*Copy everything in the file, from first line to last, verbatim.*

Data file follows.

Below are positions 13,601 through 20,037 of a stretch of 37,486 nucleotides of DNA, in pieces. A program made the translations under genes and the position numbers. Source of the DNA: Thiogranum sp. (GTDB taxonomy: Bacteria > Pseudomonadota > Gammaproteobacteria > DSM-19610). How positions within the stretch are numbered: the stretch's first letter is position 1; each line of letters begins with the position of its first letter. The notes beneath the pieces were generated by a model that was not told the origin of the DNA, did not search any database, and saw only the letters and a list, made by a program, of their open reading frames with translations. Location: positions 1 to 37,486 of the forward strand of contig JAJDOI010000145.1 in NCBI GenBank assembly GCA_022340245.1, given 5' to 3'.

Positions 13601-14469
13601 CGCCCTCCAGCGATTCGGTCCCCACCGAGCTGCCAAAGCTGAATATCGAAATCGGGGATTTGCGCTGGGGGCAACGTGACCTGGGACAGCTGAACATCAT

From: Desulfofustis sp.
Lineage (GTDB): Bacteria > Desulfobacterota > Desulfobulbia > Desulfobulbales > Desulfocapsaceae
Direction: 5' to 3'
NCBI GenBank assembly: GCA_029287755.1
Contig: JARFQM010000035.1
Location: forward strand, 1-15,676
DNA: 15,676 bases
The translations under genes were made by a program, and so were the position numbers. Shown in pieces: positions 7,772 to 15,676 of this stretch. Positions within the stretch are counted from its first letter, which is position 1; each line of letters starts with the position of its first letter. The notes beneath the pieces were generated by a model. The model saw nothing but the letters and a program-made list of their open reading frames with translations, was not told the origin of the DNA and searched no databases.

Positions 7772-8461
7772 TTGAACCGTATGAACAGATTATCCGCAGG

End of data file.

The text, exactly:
Below are positions 13,601 through 20,037 of a stretch of 37,486 nucleotides of DNA, in pieces. A program made the translations under genes and the position numbers. Source of the DNA: Thiogranum sp. (GTDB taxonomy: Bacteria > Pseudomonadota > Gammaproteobacteria > DSM-19610). How positions within the stretch are numbered: the stretch's first letter is position 1; each line of letters begins with the position of its first letter. The notes beneath the pieces were generated by a model that was not told the origin of the DNA, did not search any database, and saw only the letters and a list, made by a program, of their open reading frames with translations. Location: positions 1 to 37,486 of the forward strand of contig JAJDOI010000145.1 in NCBI GenBank assembly GCA_022340245.1, given 5' to 3'.

Positions 13601-14469
13601 CGCCCTCCAGCGATTCGGTCCCCACCGAGCTGCCAAAGCTGAATATCGAAATCGGGGATTTGCGCTGGGGGCAACGTGACCTGGGACAGCTGAACATCAT

From: Desulfofustis sp.
Lineage (GTDB): Bacteria > Desulfobacterota > Desulfobulbia > Desulfobulbales > Desulfocapsaceae
Direction: 5' to 3'
NCBI GenBank assembly: GCA_029287755.1
Contig: JARFQM010000035.1
Location: forward strand, 1-15,676
DNA: 15,676 bases
The translations under genes were made by a program, and so were the position numbers. Shown in pieces: positions 7,772 to 15,676 of this stretch. Positions within the stretch are counted from its first letter, which is position 1; each line of letters starts with the position of its first letter. The notes beneath the pieces were generated by a model. The model saw nothing but the letters and a program-made list of their open reading frames with translations, was not told the origin of the DNA and searched no databases.

Positions 7772-8461
7772 TTGAACCGTATGAACAGATTATCCGCAGG